NOIRLab: Giant Map of the Sky Sets Stage for Ambitious DESI Survey

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bystander
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NOIRLab: Giant Map of the Sky Sets Stage for Ambitious DESI Survey

Post by bystander » Tue Jan 26, 2021 4:08 pm

Giant Map of the Sky Sets Stage for Ambitious DESI Survey
NSF | NOIRLab | DESI | 2021 Jan 13

Final data release from DESI Legacy Imaging Surveys issued

Astronomers using images from Kitt Peak National Observatory (KPNO) and Cerro Tololo Inter-American Observatory (CTIO) have created the largest ever map of the sky, comprising over a billion galaxies. The ninth and final data release from the ambitious DESI Legacy Imaging Surveys sets the stage for a ground-breaking 5-year survey with the Dark Energy Spectroscopic Instrument (DESI), which aims to provide new insights into the nature of dark energy. ...

For millennia humans have used maps to understand and navigate our world and put ourselves in context: we rely on maps to show us where we are, where we came from, and where we’re going. Astronomical maps continue this tradition on a vast scale. They locate us within the cosmos and tell the story of the history and fate of the Universe: it will expand forever, the expansion currently accelerating because of an unknown quantity called dark energy. Astronomical maps may help explain what this dark energy is and why it exists.

Capitalizing on that possibility requires an unprecedented map — one that charts faint galaxies more uniformly and over a larger area of sky than ever before. To meet that challenge, astronomers have now created a new two-dimensional map of the sky that is the largest ever made in terms of sky coverage, sensitivity, and the total number of galaxies mapped. ...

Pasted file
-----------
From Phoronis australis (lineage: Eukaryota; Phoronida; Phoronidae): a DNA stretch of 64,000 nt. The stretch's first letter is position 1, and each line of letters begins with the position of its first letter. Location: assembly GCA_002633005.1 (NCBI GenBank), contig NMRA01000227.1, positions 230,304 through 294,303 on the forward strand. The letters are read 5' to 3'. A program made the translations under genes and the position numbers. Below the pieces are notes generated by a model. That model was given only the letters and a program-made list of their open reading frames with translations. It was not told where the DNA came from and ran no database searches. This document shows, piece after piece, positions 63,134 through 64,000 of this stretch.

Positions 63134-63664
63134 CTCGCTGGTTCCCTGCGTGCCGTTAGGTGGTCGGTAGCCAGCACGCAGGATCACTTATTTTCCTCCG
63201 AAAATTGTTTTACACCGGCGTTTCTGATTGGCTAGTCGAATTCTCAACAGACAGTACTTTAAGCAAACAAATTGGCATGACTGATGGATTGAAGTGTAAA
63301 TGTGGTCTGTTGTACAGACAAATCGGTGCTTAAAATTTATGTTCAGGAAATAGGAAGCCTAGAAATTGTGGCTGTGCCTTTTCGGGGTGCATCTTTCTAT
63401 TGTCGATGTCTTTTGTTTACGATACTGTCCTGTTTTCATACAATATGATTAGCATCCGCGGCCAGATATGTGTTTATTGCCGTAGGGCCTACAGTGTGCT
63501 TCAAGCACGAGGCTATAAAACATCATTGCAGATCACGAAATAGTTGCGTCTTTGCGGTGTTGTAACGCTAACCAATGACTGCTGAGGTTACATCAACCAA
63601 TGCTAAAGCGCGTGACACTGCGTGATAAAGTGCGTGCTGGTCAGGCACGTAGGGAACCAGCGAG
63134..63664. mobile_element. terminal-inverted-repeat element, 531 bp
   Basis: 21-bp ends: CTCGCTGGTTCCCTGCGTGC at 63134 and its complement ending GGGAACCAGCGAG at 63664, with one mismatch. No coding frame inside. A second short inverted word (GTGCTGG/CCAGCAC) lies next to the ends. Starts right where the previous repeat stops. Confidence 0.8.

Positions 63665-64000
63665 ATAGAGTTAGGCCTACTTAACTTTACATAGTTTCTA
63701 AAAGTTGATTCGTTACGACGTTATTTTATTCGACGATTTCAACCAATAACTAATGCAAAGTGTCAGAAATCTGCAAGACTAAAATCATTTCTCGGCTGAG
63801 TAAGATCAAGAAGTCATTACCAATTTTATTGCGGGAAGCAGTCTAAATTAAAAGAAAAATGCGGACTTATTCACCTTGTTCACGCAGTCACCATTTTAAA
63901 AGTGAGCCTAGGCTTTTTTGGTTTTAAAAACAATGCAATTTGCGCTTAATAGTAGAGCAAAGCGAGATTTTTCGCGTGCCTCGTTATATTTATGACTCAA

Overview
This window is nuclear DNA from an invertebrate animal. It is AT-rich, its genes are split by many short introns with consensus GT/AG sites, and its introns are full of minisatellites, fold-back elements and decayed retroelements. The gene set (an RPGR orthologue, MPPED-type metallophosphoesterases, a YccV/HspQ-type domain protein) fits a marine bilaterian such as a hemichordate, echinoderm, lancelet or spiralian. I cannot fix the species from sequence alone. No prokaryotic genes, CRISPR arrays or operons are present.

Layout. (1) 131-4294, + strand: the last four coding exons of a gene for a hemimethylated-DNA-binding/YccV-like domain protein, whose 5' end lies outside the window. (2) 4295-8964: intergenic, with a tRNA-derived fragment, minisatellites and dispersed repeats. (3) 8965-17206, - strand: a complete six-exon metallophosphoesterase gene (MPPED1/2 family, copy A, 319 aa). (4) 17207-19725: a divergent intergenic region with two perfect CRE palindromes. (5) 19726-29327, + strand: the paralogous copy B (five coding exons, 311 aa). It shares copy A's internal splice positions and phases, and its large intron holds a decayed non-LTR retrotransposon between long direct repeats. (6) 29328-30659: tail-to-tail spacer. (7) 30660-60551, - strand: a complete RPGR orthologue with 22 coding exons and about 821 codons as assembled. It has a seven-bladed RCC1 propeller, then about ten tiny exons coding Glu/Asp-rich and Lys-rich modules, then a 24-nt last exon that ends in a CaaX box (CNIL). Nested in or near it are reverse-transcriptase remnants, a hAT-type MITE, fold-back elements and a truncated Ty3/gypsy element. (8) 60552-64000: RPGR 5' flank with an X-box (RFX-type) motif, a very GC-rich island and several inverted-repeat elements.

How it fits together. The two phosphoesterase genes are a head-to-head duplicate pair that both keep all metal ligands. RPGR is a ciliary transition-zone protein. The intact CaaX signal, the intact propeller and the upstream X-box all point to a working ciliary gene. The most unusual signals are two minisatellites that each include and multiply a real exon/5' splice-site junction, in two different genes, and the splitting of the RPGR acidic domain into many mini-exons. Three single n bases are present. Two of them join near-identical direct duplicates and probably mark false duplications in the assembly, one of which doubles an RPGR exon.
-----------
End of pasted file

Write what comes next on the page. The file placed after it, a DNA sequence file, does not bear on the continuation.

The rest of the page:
Building a Giant 2D Map of the Universe
to Prepare for the Largest 3D Map

Lawrence Berkeley National Laboratory | 2021 Jan 13
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NOIRLab: Doubling the Number of Known Gravitational Lenses

Post by bystander » Tue Jan 26, 2021 5:06 pm

Doubling the Number of Known Gravitational Lenses
NSF | NOIRLab | DESI | 2021 Jan 13

Machine learning key to discovery of over 1200 gravitational lenses

Data from the DESI (Dark Energy Spectroscopic Instrument) Legacy Imaging Surveys have revealed over 1200 new gravitational lenses, approximately doubling the number of known lenses. Discovered using machine learning trained on real data, these warped and stretched images of distant galaxies provide astronomers with a flood of new targets with which to measure fundamental properties of the Universe such as the Hubble constant, which describes the expanding Universe.

Astronomers hunting for gravitational lenses utilized machine learning to inspect the vast dataset known as the DESI Legacy Imaging Surveys, uncovering 1210 new lenses. The data were collected at Cerro Tololo Inter-American Observatory (CTIO) and Kitt Peak National Observatory (KPNO), both Programs of the National Science Foundation’s NOIRLab. The ambitious DESI Legacy Imaging Surveys just had its ninth and final data release.

Discussed in scientific journals since the 1930s, gravitational lenses are products of Einstein’s General Theory of Relativity. The theory says that a massive object, such as a cluster of galaxies, can warp spacetime. Some scientists, including Einstein, predicted that this warping of spacetime might be observable, as a stretching and distortion of the light from a background galaxy by a foreground cluster of galaxies. The lenses typically appear in images as arcs and streaks around foreground galaxies and galaxy clusters. ...

Discovering New Strong Gravitational Lenses in the DESI Legacy Imaging Surveys ~ X. Huang et al